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The filter-house of the larvacean Oikopleura dioica. A complex extracellular architecture : from fiber production to rudimentary state to inflated house

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Razghandi,  Khashayar       
Peter Fratzl, Biomaterialien, Max Planck Institute of Colloids and Interfaces, Max Planck Society;

Janßen,  Nils F.
Peter Fratzl, Biomaterialien, Max Planck Institute of Colloids and Interfaces, Max Planck Society;

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Citation

Razghandi, K., Janßen, N. F., Le Mai-Lee, V., & Stach, T. (2021). The filter-house of the larvacean Oikopleura dioica. A complex extracellular architecture: from fiber production to rudimentary state to inflated house. Journal of Morphology, 282(8), 1259-1273. doi:10.1002/jmor.21382.


Cite as: https://hdl.handle.net/21.11116/0000-0008-A7DB-5
Abstract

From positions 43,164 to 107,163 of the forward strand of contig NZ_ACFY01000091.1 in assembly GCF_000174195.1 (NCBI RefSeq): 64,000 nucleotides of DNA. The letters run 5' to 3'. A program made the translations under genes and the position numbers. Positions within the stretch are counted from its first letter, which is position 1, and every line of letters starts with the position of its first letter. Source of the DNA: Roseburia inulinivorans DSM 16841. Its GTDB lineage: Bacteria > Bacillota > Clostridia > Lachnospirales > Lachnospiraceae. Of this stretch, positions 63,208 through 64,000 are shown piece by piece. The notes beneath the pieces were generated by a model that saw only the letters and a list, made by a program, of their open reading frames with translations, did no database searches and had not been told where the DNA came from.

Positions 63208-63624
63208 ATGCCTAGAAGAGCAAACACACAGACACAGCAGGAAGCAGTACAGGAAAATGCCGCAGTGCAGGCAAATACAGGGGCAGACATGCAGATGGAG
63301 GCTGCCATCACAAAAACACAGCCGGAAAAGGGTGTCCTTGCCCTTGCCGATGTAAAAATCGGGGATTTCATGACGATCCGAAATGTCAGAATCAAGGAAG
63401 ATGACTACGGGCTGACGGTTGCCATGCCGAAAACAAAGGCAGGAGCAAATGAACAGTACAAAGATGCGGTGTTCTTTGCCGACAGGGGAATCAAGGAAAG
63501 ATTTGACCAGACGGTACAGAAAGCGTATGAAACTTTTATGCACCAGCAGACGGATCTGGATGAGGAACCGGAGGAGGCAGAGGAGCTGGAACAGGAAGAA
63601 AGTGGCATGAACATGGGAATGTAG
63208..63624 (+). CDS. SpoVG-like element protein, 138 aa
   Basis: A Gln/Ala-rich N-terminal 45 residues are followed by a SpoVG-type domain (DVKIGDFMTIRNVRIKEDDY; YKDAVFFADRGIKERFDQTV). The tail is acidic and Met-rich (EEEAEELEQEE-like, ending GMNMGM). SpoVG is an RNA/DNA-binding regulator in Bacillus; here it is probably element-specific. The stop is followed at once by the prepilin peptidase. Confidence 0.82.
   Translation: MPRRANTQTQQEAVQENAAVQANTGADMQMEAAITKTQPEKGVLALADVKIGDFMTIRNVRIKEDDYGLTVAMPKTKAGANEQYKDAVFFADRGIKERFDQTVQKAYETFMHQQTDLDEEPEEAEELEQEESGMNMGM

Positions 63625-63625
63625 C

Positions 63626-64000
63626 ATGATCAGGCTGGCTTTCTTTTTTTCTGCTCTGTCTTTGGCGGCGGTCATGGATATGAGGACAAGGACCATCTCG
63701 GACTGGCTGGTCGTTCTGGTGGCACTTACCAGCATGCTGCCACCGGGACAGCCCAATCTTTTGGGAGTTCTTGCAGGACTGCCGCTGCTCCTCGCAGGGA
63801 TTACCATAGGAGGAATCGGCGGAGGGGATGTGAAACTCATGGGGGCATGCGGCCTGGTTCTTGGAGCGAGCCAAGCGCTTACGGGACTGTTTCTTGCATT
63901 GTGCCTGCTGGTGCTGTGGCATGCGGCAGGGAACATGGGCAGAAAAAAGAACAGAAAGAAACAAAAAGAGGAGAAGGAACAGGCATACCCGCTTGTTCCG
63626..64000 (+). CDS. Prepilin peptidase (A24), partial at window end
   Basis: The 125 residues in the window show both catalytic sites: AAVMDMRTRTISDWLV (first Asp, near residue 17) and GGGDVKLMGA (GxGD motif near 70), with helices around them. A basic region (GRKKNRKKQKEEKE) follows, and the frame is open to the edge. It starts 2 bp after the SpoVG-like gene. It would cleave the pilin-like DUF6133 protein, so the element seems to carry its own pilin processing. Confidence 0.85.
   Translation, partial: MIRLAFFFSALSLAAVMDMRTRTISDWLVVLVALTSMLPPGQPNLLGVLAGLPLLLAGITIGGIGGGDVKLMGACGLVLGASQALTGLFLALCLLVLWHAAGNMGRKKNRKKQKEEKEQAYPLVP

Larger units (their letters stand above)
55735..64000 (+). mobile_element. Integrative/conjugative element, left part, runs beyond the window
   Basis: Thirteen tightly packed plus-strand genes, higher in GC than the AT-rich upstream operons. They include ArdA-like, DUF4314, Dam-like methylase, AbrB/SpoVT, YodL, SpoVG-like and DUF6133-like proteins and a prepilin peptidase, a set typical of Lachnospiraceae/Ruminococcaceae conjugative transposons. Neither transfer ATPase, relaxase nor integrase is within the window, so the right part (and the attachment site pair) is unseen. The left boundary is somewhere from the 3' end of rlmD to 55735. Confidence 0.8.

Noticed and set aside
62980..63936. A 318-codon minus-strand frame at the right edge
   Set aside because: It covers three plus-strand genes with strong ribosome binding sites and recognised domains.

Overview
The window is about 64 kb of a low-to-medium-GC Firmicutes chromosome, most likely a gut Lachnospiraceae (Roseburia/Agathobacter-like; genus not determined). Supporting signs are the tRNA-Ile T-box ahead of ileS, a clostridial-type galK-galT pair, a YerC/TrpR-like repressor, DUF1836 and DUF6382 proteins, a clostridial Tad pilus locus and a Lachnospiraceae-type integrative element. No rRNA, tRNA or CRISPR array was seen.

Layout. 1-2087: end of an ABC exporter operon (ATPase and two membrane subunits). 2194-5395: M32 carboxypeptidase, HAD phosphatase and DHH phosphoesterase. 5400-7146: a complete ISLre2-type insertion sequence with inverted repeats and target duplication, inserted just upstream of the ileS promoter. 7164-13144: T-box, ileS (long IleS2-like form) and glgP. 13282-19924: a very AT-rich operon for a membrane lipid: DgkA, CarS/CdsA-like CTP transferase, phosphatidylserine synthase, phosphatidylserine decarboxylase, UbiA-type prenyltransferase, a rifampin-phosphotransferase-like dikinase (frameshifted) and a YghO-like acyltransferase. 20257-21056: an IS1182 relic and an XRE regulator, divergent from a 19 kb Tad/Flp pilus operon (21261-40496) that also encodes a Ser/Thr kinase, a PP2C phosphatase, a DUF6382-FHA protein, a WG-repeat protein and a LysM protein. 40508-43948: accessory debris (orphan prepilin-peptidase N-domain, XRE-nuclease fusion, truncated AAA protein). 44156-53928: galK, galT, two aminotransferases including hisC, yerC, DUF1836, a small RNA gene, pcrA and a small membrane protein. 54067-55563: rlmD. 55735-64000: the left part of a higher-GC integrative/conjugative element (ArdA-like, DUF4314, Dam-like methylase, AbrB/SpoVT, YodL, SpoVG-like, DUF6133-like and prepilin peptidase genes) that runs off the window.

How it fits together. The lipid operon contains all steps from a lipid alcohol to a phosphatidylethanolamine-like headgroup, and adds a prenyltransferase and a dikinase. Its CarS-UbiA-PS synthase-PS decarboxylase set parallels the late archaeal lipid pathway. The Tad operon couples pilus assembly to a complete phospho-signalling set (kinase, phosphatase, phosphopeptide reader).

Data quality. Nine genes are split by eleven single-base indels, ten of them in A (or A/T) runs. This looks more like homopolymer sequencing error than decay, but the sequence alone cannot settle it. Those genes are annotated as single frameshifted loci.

While cellulose is the most abundant macromolecule in the biosphere, most animals are unable to produce cellulose with the exception of tunicates. Some tunicates have evolved the ability to secrete a complex house containing cellulosic fibers, yet little is known about the early stages of the house building process. Here, we investigate the rudimentary house of Oikopleura dioica for the first time using complementary light and electron microscopic techniques. In addition, we digitally modelled the arrangement of chambers, nets, and filters of the functional, expanded house in three dimensions based on life-video-imaging. Combining 3D-reconstructions based on serial histological semithin-sections, confocal laser scanning microscopy, transmission electron microscopy, scanning electron microscopy (SEM), and focused ion beam (FIB)-SEM, we were able to elucidate the arrangement of structural components, including cellulosic fibers, of the rudimentary house with a focus on the food concentration filter. We developed a model for the arrangement of folded structures in the house rudiment and show it is a precisely preformed structure with identifiable components intricately correlated with specific cells. Moreover, we demonstrate that structural details of the apical surfaces of Nasse cells provide the exact locations and shapes to produce the fibers of the house and interact amongst each other, with Giant Fol cells, and with the fibers to arrange them in the precise positions necessary for expansion of the house rudiment into the functional state. The presented data and hypotheses advance our knowledge about the interrelation of structure and function on different biological levels and prompt investigations into this astonishing biological object.